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Volume 25, Number 3 — March 2018

Arts for youth spotlight: Emily McCraw

Emily McCraw
Emily McCraw

By Leslie Grace | A! Magazine for the Arts | February 28, 2018

Emily McCraw was born into a musical family. Her Mom sang to her children and in church. They also owned a piano, which Emily loved to play when she was little. Her formal music training began at age 7 when she started taking piano lessons with Beth McCoy, who taught Emily until she graduated from high school.

“I reluctantly joined the East Tennessee Children’s Choir in sixth grade. I insisted to my Mom that I just liked singing by myself and that I didn’t need to be taught how to sing better. However, I was hooked after the very first day and choir became one of my favorite extracurricular activities. I’ve loved it from then on out,” Emily says.

She sang with the Highlands Youth Ensemble throughout high school, and says, “Mountain Empire Children’s Choral Academy played an incredibly influential role in making me who I am as a musician and person.”

At Emory & Henry College, she sings in the concert and chamber choirs and studies piano and voice. She is a church musician and has taught piano lessons for the past seven years. She also loves to gain experience as an accompanist “as I truly love collaborating and have found making music as a team to be an incredibly rewarding pursuit,” she says.

“I suppose music simply feels like an extension of me. Why sing? Or why play piano? Because that’s simply what I do. It’s how I express myself. It’s how I process much of life. Some of life’s hardest or most joyful moments have been processed while sitting at the piano, playing while simply thinking, praying, or singing praises to Jesus. To me, music is a wonderful instrument of beauty, connection and communication (both intrapersonal and interpersonal). I love music’s power to express the depth of human emotion and experience, and I love its ability to connect and unify individuals, even those who otherwise may not have much in common.

“I have a strange relationship with performance. Though I love making music, I only began to tolerate performing toward the end of high school and then begin to enjoy it in college. I don’t really like having attention drawn to myself or being in the spotlight, yet I chose disciplines which force me to be in the spotlight sometimes. When I stopped thinking of performance as being about me in the center of attention and started thinking about it as sharing this beautiful gift of music, which I enjoy with others, it freed me to begin to enjoy it. In my opinion, it is still hard. It takes vulnerability. However, it is no longer about how I am seen or whether or not I measure up but about communication and giving.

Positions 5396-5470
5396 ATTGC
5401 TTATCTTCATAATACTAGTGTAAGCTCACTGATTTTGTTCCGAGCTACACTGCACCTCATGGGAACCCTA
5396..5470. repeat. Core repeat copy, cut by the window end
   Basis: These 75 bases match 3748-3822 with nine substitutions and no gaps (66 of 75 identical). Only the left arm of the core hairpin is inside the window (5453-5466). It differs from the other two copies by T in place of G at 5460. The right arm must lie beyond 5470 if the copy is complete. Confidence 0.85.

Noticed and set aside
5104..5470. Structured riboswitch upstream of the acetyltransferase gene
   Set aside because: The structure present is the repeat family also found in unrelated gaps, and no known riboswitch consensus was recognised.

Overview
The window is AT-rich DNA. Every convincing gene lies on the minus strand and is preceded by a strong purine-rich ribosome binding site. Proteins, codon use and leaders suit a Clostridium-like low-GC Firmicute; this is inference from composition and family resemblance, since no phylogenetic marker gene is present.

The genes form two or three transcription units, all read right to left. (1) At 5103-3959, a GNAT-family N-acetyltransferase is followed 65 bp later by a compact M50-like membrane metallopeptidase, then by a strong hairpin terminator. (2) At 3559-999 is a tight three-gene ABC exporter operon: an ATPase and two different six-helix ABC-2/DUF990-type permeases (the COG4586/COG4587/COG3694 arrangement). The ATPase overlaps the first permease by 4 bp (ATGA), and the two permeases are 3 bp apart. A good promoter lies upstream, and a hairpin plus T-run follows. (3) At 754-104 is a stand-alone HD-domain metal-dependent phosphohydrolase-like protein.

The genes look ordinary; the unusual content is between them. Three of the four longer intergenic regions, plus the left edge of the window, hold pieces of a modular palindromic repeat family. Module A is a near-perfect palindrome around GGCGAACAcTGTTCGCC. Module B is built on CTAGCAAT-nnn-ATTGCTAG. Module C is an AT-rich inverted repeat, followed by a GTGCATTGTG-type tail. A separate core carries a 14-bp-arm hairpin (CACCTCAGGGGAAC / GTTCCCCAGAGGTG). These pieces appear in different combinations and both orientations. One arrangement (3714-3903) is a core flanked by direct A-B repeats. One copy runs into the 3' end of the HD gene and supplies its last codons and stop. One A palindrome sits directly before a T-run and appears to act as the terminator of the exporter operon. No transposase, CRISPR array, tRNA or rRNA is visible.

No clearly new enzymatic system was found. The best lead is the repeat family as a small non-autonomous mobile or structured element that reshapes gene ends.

“In a way, piano was my first love and will always hold a special place in my heart, as solo voice was a late-blooming interest which I didn’t begin to develop until about age 17. Playing the piano simply feels like home to me. I love the feel of it. It calms me, grounds me, and provides an outlet. With singing, your body is your instrument. In a way, it is a more deeply personal expression of oneself. It also includes language, which adds the deeper and very human dimension of speech to the art form. Gradually, voice has come to hold an equal but different place in my heart. Expression and musicality is manifested differently in each, so I love how studying multiple instruments has actually helped me to think of musical energy in different ways then apply what I learn in each instrument to the other. I can definitely say that once I began to seriously study voice, it made me a better pianist,” Emily says.

Emily’s friends convinced her to sign up for a theater class at Barter Youth Academy. Once again, she was reluctant, didn’t expect to enjoy it and was proven wrong.

“I was a student with Barter Youth Academy through my senior year in high school, which played a crucial role in my further development as an artist and person. My own experience with BYA truly grew my ability to empathize, my desire to understand others, and my confidence as a performer, while opening up a love for the theater world, even if it isn’t my primary discipline.

“After graduating, I was given the opportunity to be a music director for Barter’s summer classes and have continued to do so since 2014. Eventually, I also began to teach some pre-academy and elementary classes. I simply love it. It’s a blast to work with students, helping them to develop as artists, communicators and musicians through storytelling, and seeing them develop skills that will assist them as performers or simply through everyday life,” she says.

Emily plans to continue teaching piano and expand her studio after graduation. She also hopes to continue accompanying and music directing.

She is the daughter of Dr. Jeffrey and Mrs. Miranda McCraw of Abingdon and is a senior at Emory & Henry College, Emory, Va.

Topics: Music